The COVID-19 Pandemic: A Longitudinal Study on the Emotional-Behavioral Sequelae for Children and Adolescents with Neuropsychiatric Disorders and Their Families
Study Aims and Hypotheses
- To investigate the psychological well-being of children and adolescents with psychiatric disorders during the COVID-19 lockdown (T0) and after 4 months (T1). Specific attention was paid to variations in routine, habits, and biological functions, and stress-related symptoms. Moreover, given that an extensive shift to telepsychiatry occurred during the lockdown—with several experts expressing concerns about its potentially negative effects on mental health (e.g., )—we aimed to find out if the means of conducting neuropsychiatric interventions (i.e., continued in person, continued remotely, suspended) significantly affected the psychological adjustment of patients. Subsequently, since in the clinical practice a greater psychological discomfort was observed in children/adolescents suffering from disorders with predominantly behavioral expression (i.e., neurodevelopmental and/or conduct disorders), these patients were compared to those with internalizing symptomatology, to verify the hypothesis of worse outcomes for the former . Finally, changes over time (T0–T1) in the psycho-behavioral profile of patients were monitored; considering that the retest was conducted during the least critical phase of the pandemic in Italy, we expected to detect an improvement in the symptomatology.
- To evaluate the psychological well-being of parents of children/adolescents with neuropsychiatric disorders during the COVID-19 lockdown (T0) and after 4 months (T1), also checking its change over time. Particular attention was paid to stress-related symptoms and elements of resilience. Specifically, according to the literature, an inverse relationship between psychological maladjustment and resilience was hypothesized [22,43]. Then, we expected to observe a decrease in anxiety, depression, and stress symptoms of parents over time, following the easing of the COVID-19 containment measures.
2. Materials and Methods
2.1. Participants and Recruitment Criteria
- Individuals with a psychiatric disorder already monitored at the Neuropsychiatric Unit of the Padua University Hospital (Italy) and receiving pharmacological, psychiatric, and/or psychological treatments, or undergoing psychodiagnostic assessment in March 2020.
- Age between 6 and 18 years.
- Presence of factors that compromise the correct interpretation and compilation of the administered tests, such as severe intellectual disability and important language barriers.
- Psychiatric acute situations and severe decompensation of the disease at the time of recruitment.
- Personal and social data of patients and parents: age of patients, sex, marital/parental status, single- or two-parent family, and socio-economic status (SES). This last one was determined by means of the SES index, which is based on the Hollingshead Four Factor Index of Social Status . This is a tool that enables one to identify the socio-economic level of a person by attributing a score to his/her educational level and profession. Specifically, the educational level is measured on a 7-point Likert scale (1 = primary school, 7 = post-university), and the profession is classified on a 9-point Likert scale that places socially and economically poor jobs at the lowest levels, while those that are more qualified are at the highest levels. Then, a weighted total score is calculated, which provides five different socio-economic levels: low SES = score between 8 and 19, medium-low SES = score between 20 and 29, medium SES = score between 30 and 39, medium-high-SES = score between 40 and 54, high SES = score between 55 and 66.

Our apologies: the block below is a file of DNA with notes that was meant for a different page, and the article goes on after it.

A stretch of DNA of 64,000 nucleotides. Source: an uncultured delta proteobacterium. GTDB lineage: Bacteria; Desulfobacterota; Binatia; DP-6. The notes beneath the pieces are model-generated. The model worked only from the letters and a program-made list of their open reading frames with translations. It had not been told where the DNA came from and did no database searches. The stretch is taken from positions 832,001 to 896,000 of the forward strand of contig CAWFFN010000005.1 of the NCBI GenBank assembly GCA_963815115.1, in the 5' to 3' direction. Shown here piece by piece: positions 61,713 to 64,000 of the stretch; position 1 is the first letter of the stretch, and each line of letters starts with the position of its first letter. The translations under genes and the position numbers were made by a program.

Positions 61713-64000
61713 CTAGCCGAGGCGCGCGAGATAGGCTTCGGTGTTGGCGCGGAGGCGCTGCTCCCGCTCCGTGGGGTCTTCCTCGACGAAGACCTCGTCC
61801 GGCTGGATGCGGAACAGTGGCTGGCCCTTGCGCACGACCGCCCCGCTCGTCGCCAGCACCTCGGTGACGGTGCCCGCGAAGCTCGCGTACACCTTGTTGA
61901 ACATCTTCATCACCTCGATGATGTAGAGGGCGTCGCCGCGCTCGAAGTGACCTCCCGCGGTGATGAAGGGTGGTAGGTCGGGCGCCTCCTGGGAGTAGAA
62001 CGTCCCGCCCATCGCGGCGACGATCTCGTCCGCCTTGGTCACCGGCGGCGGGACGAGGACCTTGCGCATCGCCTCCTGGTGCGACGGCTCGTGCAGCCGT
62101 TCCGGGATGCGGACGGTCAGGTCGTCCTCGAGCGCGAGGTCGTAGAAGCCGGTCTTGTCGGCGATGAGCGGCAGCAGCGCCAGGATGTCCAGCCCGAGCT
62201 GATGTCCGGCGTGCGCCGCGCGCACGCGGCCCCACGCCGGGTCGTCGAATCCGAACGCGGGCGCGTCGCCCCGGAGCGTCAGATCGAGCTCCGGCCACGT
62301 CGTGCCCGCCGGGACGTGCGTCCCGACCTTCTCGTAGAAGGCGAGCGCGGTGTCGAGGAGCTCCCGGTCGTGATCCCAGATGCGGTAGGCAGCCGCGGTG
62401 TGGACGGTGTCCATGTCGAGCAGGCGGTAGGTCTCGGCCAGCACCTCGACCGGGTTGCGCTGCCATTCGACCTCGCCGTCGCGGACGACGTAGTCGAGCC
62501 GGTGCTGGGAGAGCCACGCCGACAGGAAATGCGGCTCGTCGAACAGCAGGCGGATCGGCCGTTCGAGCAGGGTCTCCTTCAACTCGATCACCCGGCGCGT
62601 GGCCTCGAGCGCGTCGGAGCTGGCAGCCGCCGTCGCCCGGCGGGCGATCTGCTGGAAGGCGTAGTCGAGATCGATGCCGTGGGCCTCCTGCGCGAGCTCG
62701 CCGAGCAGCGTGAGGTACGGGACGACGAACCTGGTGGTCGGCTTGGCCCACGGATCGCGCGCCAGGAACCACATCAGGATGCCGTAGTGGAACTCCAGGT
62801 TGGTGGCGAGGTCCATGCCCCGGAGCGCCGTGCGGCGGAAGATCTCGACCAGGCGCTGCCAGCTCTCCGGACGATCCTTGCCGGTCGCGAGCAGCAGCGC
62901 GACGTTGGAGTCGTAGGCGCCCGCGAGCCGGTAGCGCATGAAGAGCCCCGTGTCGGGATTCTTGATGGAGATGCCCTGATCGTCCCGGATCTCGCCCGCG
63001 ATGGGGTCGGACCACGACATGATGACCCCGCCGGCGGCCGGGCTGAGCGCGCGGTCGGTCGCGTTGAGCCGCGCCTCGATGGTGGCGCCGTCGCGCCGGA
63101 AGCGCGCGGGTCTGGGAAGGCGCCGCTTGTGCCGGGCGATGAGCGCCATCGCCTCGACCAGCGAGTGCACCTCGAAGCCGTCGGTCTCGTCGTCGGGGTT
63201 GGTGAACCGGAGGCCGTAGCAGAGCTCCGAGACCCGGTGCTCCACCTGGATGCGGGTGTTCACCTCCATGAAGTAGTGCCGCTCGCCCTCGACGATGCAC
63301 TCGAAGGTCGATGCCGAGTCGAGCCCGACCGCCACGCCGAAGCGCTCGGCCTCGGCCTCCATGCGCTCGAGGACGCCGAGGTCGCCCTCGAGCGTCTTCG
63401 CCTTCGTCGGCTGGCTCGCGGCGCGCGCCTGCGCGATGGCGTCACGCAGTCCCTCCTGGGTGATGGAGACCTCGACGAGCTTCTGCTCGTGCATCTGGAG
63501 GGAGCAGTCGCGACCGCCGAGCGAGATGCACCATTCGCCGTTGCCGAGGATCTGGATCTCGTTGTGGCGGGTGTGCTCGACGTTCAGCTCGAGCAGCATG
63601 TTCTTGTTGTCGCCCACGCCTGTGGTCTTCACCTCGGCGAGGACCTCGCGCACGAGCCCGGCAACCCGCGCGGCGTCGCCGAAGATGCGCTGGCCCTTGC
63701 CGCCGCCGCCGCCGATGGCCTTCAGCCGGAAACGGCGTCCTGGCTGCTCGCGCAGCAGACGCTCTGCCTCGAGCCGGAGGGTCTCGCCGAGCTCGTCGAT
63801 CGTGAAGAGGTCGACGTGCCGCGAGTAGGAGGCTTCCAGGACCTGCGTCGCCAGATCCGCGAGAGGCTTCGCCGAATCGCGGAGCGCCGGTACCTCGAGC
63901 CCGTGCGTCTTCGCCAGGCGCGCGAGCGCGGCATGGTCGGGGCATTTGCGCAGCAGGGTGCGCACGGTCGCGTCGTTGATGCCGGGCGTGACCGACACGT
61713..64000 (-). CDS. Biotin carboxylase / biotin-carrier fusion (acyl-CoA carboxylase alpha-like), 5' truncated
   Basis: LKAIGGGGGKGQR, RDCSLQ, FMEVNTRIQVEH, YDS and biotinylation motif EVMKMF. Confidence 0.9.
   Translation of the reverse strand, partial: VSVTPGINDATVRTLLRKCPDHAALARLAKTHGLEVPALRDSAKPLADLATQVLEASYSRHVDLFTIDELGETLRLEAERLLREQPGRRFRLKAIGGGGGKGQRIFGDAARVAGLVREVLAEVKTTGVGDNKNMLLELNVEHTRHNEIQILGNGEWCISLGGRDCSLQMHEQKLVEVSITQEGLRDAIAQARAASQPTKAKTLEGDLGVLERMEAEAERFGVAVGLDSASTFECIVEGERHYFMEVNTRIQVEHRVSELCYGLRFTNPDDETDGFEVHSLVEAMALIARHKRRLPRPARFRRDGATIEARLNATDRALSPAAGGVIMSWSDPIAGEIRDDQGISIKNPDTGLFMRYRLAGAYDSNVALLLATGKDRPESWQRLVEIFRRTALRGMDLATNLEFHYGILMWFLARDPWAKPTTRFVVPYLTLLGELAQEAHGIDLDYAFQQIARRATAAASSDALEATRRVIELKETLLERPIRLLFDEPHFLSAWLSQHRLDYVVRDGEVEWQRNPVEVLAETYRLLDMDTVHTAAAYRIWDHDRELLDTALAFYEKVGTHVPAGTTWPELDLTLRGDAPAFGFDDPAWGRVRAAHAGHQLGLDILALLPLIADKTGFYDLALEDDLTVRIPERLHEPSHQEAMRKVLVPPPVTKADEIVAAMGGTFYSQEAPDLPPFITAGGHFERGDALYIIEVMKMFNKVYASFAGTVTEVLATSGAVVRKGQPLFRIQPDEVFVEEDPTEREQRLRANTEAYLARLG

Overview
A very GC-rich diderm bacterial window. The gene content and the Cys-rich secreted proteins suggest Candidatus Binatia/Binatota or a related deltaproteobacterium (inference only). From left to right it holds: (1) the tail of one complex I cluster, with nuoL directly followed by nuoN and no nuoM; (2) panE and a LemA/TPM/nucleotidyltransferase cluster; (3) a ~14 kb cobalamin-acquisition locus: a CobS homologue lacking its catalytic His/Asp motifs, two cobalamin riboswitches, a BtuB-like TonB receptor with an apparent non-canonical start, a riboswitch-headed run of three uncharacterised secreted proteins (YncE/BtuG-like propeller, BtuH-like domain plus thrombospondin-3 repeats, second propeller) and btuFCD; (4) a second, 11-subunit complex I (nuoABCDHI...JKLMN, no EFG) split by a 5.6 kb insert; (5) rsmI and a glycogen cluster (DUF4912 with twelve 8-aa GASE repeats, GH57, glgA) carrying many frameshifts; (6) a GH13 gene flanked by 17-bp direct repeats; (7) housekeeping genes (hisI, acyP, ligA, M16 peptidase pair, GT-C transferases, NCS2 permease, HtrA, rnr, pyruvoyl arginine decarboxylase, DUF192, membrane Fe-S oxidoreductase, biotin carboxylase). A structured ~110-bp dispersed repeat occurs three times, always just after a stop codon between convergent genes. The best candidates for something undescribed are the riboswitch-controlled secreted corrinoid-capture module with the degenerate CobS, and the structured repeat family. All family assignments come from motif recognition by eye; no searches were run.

- Neuropsychiatric problems: ICD-10 diagnoses  and any comorbidities.
- Emotional-affective disorders: affective syndromes with F30–F39 codes (bipolar disorder, depressive disorder) and phobic syndromes, syndromes linked to stress and somatoforms with F40–F48 codes.
- Disorders of behavior and personality: disorders of adult personality and behavior with F60–F69 codes, and behavioral and emotional disorders with onset usually occurring in childhood and adolescence with F90–F98 codes (such as the disorder of activity and attention, conduct disorder, and oppositional disorder).
- Neurodevelopmental disorders and psychosis: non-mood psychotic disorders with F20–F29 codes and disorders of psychological development (specific learning disorders and autism spectrum disorders) with F80–F89 codes.
- Patients’ history of trauma (presence/absence, description of any prior trauma).
- Patients’ ongoing treatments before and during the pandemic (psychiatric, pharmacological, psychological, educational), and changes in the means of conducting these interventions during the lockdown (continued face-to-face or interrupted), specifying if maintained psychiatric interventions were conducted remotely or in person.
- Variations in patients’ biological functions (sleeping-waking rhythms, diet), body weight (measured in kg), general habits (e.g., physical activities), and exposure to screen-based media during the lockdown compared to the previous period.
- Stress-related symptoms in patients and parents, at both T0 and T1: physical symptoms (e.g., headache, stomachache, difficulty breathing, tachycardia, agitation, sleeping difficulties, loss of appetite), behavioral problems (e.g., teeth grinding, compulsive eating, frequent alcohol drinking, difficulty completing tasks), emotional symptoms (e.g., anger, irritability, anxiety, sadness, sense of powerlessness, demotivation) and cognitive symptoms (e.g., problems with making decisions, distraction/inattention, constant worry, lack of creative spirit). The total number of stress-related symptoms was taken into consideration, and four ranges were highlighted: 0 symptoms (range 0), between 1 and 5 symptoms (range 1), between 6 and 10 symptoms (range 2), and more than 10 symptoms (range 3).